Rotational Landmarks and Sizing of the Distal Femur in Total Knee Arthroplasty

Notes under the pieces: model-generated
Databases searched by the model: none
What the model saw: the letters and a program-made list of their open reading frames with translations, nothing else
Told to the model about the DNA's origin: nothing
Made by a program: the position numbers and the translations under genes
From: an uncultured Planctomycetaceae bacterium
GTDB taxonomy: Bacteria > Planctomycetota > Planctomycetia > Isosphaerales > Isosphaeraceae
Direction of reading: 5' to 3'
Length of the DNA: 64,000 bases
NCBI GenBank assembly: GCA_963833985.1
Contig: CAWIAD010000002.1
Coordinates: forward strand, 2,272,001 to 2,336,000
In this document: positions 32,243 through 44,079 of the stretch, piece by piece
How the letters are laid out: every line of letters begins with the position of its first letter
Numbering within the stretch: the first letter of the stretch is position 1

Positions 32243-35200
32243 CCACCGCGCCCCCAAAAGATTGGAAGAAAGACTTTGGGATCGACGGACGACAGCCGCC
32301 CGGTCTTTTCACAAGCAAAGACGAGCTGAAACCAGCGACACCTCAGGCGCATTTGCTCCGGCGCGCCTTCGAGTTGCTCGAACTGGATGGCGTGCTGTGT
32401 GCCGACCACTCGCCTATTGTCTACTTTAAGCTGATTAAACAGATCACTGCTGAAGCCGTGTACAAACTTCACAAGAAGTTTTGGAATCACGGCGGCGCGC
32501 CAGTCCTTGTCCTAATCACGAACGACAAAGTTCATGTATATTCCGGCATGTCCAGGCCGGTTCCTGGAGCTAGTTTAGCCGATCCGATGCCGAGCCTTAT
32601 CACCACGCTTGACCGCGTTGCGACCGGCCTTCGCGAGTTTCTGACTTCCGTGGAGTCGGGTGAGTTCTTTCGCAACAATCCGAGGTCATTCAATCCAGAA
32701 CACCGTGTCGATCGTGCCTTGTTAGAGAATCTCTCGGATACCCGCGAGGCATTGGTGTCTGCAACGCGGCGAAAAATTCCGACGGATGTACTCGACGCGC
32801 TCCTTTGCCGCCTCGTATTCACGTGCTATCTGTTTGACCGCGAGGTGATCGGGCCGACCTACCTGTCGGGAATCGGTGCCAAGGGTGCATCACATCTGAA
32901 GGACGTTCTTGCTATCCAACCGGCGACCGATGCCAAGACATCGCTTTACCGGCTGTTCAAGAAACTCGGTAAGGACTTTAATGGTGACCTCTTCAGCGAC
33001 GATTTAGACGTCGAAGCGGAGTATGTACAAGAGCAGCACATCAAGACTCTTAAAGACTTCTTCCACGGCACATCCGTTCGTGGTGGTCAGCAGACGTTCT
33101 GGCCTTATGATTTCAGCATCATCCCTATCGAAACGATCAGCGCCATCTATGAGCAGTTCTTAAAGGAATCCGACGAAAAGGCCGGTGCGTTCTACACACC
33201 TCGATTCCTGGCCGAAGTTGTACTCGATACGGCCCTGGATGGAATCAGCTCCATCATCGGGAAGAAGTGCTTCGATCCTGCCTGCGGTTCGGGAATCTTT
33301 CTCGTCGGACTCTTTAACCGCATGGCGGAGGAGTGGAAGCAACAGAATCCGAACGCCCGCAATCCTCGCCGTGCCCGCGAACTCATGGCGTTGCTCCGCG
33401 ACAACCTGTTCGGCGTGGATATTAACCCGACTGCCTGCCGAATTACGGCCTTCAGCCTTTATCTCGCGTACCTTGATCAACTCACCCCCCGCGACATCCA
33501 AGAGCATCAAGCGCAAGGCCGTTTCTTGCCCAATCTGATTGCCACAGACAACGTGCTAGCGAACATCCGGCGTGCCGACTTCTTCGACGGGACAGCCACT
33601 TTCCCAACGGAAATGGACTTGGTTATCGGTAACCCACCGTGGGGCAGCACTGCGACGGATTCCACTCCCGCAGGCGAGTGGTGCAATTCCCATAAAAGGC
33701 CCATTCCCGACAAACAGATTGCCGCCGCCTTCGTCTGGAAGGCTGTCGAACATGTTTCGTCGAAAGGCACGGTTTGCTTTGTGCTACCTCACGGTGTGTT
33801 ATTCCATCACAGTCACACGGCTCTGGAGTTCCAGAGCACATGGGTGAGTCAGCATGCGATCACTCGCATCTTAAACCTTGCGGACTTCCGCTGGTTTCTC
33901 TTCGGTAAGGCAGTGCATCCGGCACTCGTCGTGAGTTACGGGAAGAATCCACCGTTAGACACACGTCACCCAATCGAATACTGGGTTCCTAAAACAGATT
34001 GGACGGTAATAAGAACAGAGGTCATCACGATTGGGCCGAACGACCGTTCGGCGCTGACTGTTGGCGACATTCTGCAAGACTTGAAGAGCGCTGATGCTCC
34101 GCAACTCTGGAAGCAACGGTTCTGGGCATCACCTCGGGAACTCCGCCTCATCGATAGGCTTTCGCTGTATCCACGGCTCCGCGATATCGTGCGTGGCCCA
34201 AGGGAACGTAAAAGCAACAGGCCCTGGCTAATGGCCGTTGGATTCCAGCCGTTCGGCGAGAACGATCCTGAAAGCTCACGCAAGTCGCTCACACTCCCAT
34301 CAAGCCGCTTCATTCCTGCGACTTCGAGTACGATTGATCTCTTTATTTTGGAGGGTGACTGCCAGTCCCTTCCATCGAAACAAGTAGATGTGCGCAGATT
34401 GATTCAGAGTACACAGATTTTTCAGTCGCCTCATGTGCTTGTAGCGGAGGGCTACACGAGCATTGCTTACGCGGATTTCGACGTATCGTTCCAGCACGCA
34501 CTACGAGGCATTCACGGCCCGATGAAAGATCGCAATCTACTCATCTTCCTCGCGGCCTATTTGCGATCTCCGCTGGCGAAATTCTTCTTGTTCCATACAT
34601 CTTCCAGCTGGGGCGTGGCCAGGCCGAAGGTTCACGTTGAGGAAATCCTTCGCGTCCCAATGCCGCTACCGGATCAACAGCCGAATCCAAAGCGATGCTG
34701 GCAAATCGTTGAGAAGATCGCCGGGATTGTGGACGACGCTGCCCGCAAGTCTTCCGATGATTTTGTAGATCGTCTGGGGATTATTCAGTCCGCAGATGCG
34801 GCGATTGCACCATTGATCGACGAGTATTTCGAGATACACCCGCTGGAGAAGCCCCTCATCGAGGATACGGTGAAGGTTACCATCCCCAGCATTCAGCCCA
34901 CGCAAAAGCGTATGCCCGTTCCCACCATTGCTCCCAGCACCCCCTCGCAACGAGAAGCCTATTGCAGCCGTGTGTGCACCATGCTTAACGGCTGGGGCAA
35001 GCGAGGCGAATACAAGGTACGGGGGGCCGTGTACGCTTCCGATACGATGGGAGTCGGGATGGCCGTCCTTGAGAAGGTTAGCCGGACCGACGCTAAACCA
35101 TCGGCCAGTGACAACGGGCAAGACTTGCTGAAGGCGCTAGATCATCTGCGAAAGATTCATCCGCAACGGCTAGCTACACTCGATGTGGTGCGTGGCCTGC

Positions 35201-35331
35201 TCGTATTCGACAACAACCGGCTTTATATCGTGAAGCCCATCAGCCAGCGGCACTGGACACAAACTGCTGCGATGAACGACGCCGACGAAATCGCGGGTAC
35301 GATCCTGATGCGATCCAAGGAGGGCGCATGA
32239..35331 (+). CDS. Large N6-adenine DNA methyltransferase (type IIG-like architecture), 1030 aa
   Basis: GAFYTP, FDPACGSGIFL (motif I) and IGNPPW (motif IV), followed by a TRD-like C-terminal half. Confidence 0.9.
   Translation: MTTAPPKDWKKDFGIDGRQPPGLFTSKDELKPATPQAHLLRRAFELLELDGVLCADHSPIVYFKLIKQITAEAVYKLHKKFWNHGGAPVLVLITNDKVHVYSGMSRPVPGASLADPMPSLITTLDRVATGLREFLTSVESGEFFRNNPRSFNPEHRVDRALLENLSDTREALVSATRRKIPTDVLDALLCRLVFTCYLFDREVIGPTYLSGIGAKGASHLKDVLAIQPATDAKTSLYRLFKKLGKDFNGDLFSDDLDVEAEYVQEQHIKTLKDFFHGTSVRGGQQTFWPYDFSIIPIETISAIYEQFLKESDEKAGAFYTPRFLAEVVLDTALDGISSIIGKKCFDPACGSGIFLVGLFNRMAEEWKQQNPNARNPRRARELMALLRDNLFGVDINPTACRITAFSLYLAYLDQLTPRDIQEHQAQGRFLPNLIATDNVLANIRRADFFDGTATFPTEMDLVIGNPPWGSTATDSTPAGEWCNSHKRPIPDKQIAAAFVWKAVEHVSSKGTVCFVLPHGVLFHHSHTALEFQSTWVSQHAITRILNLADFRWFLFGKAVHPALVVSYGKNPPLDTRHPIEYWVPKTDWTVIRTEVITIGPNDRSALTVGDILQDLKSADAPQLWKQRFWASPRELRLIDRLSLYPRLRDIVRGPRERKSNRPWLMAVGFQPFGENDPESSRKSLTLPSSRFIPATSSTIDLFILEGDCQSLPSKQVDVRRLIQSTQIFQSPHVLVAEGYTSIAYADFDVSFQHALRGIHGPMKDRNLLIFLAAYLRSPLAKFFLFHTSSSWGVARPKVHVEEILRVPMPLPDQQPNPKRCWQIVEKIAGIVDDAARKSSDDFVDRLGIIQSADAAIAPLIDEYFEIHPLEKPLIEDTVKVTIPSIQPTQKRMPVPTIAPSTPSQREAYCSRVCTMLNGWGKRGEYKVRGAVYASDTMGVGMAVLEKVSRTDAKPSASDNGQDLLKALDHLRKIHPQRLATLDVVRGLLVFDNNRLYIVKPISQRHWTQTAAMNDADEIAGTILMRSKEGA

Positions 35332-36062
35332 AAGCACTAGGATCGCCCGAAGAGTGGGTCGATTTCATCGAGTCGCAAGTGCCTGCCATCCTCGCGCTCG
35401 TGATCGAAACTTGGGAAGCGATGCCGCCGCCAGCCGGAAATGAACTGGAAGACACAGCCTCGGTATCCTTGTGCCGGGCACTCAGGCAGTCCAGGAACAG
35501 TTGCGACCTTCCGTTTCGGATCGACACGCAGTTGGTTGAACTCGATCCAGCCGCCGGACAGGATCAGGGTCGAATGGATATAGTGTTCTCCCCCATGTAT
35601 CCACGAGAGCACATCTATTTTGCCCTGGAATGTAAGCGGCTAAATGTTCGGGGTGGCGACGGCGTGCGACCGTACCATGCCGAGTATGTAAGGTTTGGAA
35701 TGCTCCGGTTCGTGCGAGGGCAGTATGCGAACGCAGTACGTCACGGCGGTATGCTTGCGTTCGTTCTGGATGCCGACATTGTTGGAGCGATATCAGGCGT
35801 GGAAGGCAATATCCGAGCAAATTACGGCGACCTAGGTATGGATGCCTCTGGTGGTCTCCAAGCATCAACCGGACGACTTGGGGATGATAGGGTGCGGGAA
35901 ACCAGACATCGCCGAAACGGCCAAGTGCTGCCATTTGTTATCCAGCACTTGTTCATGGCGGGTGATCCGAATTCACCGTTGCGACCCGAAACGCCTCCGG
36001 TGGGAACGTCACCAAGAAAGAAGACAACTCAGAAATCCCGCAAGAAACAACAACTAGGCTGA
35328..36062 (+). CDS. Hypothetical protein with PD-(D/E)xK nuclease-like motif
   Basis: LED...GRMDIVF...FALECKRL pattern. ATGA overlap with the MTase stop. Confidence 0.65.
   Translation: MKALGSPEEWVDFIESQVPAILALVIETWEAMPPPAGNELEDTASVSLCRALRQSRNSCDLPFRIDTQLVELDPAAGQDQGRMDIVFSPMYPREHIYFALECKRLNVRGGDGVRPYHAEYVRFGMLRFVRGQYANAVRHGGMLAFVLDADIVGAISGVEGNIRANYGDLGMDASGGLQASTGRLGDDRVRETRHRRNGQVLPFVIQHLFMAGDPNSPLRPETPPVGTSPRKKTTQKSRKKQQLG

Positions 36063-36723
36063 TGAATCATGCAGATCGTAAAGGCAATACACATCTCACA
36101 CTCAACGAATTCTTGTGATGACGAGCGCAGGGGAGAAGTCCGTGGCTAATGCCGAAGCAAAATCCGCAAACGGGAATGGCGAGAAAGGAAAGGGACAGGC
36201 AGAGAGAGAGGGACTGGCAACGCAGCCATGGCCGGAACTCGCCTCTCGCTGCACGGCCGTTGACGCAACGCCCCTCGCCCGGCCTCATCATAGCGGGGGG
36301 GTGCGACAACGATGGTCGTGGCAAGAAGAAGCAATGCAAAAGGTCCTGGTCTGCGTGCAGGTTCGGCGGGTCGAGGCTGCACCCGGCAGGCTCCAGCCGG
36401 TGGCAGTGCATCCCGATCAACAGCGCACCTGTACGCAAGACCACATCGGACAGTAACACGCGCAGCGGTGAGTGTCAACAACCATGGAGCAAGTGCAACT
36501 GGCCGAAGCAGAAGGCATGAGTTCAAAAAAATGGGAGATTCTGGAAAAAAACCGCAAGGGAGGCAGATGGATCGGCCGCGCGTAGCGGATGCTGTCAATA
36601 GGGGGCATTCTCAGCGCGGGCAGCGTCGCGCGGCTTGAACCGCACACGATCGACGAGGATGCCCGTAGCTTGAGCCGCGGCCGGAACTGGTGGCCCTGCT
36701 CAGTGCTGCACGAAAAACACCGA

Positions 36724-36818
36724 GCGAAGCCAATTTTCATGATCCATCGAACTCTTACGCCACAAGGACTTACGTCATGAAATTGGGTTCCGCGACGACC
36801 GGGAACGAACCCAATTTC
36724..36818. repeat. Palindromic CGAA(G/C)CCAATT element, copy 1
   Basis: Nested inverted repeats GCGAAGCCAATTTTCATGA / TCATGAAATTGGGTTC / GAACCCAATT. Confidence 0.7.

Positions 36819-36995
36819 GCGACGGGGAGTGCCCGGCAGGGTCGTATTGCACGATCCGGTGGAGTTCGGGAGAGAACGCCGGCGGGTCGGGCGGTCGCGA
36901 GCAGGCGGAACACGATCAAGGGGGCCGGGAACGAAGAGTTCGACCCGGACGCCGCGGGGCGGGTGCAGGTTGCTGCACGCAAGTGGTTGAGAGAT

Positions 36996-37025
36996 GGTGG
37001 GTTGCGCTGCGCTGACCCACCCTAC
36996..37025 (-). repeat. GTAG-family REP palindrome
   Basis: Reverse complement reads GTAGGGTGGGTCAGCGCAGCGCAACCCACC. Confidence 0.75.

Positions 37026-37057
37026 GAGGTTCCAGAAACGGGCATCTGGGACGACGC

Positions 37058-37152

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In 100 knees undergoing a total replacement, the angles between the tangent line of the posterior condylar surfaces, the anteroposterior axis as described by Whiteside, the transepicondylar line, and the trochlear line were measured. Also measured were the sulcus angle, the transepicondylar width, the height of the condyles, and the thickness of the various cuts. Radiologic measurements made were: the mechanical angle, the hip center-femoral shaft angle, the transcondylar angle, and the tibial plateau-tibial shaft angle. The mean values of these measurements were calculated, and comparisons were made according to gender and the mechanical axis using the Student's t test. Correlations between the various measurements were calculated. The transepicondylar axis was found to be a reliable landmark to properly rotate the femoral component, and was easier to locate at surgery than the anteroposterior axis. In trochlear dysplasia and in some valgus knees, relying on the anteroposterior axis can induce an excessive external rotation of the femoral component, and the opposite can happen in some varus knees. The anterior extent of the condyles is highly variable in arthritic knees, and cannot be used to orient the prosthesis. The ratio between the transepicondylar width and the height of the condyles is constant, but some narrow femora could require narrower implants to avoid medial-lateral overhang of the femoral component.

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